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Web Date: December 18, 2008

Lifestyle Clues

Fingerprints can reveal use of marijuana, cocaine, and methadone
Department: Science & Technology
REVEALING PRINT
Fingerprints can be used to detect the presence of drugs, in this case marijuana.
Credit: Angew. Chem. Int. Ed. © 2008
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REVEALING PRINT
Fingerprints can be used to detect the presence of drugs, in this case marijuana.
Credit: Angew. Chem. Int. Ed. © 2008

Fingerprints don't just provide clues about an individual's identity; these sweaty marks can also be used to reveal a person's drug habits and potentially even his or her medical history.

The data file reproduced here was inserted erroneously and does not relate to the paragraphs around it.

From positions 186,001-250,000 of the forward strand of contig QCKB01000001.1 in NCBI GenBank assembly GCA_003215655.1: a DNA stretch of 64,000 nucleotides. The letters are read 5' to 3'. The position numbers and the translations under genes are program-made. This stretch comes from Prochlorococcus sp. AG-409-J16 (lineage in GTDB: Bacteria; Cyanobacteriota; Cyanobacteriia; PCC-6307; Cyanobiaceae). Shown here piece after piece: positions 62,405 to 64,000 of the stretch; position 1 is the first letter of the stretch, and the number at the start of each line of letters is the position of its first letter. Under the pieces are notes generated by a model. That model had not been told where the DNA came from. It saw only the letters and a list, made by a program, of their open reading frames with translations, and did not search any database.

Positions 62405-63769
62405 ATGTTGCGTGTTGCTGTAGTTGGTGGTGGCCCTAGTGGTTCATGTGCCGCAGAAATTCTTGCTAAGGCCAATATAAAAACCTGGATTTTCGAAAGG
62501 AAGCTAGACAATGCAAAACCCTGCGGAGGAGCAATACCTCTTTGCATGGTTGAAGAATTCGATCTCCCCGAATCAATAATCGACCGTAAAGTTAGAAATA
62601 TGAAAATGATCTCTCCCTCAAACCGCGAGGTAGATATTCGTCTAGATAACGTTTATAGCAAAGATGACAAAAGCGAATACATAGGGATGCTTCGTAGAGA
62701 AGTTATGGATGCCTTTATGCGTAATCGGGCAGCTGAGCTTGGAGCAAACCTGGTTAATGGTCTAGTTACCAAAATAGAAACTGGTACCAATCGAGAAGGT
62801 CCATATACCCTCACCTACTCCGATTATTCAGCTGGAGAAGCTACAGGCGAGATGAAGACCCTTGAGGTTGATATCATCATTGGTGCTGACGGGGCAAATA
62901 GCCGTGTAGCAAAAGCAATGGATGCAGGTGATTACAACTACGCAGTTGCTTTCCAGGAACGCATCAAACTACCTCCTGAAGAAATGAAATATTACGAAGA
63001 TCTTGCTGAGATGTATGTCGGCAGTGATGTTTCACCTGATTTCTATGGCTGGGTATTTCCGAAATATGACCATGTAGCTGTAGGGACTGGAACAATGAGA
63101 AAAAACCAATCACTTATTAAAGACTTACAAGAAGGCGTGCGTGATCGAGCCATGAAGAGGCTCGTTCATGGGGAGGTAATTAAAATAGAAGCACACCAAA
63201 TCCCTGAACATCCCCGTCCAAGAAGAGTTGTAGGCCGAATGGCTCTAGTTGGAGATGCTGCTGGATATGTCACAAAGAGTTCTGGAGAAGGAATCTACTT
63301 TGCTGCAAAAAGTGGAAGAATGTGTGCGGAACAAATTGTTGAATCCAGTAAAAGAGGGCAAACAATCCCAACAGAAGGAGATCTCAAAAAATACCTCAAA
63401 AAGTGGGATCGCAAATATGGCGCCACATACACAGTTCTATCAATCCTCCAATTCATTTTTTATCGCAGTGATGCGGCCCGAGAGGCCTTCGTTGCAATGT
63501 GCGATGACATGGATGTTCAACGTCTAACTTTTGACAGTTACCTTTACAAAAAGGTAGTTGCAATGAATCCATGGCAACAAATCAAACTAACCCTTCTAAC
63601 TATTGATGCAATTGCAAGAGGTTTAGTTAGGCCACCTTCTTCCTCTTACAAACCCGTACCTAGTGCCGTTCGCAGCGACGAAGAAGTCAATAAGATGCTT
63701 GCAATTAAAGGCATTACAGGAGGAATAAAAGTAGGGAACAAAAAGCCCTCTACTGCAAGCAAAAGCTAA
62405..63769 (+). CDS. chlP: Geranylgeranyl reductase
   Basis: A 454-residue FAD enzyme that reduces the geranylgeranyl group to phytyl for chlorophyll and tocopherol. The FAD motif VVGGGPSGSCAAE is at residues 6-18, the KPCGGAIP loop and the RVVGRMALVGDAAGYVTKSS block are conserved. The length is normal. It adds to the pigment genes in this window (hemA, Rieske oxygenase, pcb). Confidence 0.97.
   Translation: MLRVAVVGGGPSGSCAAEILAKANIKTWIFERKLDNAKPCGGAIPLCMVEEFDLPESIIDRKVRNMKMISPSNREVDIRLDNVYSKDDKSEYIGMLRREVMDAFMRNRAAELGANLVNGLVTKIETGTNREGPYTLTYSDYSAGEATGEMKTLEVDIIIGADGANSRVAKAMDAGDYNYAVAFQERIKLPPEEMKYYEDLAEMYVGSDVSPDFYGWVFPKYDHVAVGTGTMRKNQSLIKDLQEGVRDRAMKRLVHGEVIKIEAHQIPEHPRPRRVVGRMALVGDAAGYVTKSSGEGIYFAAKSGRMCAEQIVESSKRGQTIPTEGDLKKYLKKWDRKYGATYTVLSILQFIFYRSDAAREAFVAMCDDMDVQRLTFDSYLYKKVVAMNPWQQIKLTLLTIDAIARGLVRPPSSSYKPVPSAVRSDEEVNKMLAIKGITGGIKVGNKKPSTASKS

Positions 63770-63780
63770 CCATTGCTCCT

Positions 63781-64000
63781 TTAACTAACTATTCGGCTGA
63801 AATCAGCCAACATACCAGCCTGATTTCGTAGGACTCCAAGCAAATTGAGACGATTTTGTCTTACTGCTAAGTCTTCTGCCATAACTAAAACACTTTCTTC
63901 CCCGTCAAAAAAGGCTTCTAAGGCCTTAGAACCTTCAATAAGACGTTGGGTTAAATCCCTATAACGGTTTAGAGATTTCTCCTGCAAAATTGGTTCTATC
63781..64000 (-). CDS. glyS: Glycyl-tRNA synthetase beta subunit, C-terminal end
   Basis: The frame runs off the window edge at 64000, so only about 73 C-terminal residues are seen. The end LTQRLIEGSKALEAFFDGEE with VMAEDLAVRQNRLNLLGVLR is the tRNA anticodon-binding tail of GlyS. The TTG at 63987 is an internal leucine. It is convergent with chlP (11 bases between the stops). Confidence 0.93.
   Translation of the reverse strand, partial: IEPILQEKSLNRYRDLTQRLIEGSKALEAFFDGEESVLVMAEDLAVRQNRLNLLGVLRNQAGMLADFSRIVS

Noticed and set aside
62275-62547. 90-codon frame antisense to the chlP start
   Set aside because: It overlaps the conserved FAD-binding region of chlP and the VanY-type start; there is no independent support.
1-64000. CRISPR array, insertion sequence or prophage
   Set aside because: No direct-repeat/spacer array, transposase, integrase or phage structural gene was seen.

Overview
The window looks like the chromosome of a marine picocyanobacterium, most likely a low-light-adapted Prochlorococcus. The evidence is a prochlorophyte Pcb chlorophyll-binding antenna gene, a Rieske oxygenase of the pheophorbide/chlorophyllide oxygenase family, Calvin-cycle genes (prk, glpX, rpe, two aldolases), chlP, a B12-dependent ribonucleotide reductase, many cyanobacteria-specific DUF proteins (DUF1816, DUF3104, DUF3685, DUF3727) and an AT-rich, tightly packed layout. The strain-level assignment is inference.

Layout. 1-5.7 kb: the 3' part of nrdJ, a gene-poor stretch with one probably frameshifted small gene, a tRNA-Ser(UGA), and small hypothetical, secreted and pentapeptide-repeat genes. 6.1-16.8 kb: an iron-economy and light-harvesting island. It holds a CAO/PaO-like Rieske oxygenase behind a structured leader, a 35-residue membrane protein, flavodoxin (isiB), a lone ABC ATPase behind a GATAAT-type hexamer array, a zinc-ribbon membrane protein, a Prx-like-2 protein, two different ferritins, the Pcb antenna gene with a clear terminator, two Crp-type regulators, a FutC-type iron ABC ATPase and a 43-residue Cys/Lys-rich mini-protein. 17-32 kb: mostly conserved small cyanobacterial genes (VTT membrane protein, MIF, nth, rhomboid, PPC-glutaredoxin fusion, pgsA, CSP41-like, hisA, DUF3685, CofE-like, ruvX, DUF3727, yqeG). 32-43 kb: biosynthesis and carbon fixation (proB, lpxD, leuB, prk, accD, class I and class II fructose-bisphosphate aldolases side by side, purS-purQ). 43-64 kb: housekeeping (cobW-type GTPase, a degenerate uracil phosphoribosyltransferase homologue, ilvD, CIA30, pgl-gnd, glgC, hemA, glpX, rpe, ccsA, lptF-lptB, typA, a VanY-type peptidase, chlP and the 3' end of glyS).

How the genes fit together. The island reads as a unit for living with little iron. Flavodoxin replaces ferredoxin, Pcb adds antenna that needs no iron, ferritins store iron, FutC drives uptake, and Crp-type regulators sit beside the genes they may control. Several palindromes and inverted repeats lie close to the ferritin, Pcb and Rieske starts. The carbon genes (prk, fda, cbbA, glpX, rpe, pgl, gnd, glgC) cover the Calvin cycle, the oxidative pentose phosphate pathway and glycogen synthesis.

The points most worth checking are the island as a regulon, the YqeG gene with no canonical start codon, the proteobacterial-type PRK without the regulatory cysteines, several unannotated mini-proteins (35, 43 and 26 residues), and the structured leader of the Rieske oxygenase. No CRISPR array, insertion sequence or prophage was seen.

In research that could find applications in forensic science, immigration, and human resources—but that also raises privacy concerns—chemists are reporting a way to detect marijuana, cocaine, and methadone (used to help heroin addicts kick their addiction), as well as their metabolites, in fingerprints.

The team, led by David A. Russell of the University of East Anglia, in the U.K., attached antibodies that recognize drug metabolites to iron oxide magnetic particles, which forensic officers could use to dust for fingerprints. Then they appended another antibody that fluoresces to help highlight drugs and metabolites in drug-user prints (Angew. Chem. Int. Ed. 2008, 47, 10167). To test the technique, Russell received prints from volunteer drug users at a local clinic and detected the drug use.

The researchers previously reported a technique using antibodies attached to gold nanoparticles to detect nicotine metabolites in the fingerprints of smokers. Next up, the plan is to develop techniques for detecting disease biomarkers in prints, Russell notes.

 
Chemical & Engineering News
ISSN 0009-2347
Copyright © American Chemical Society

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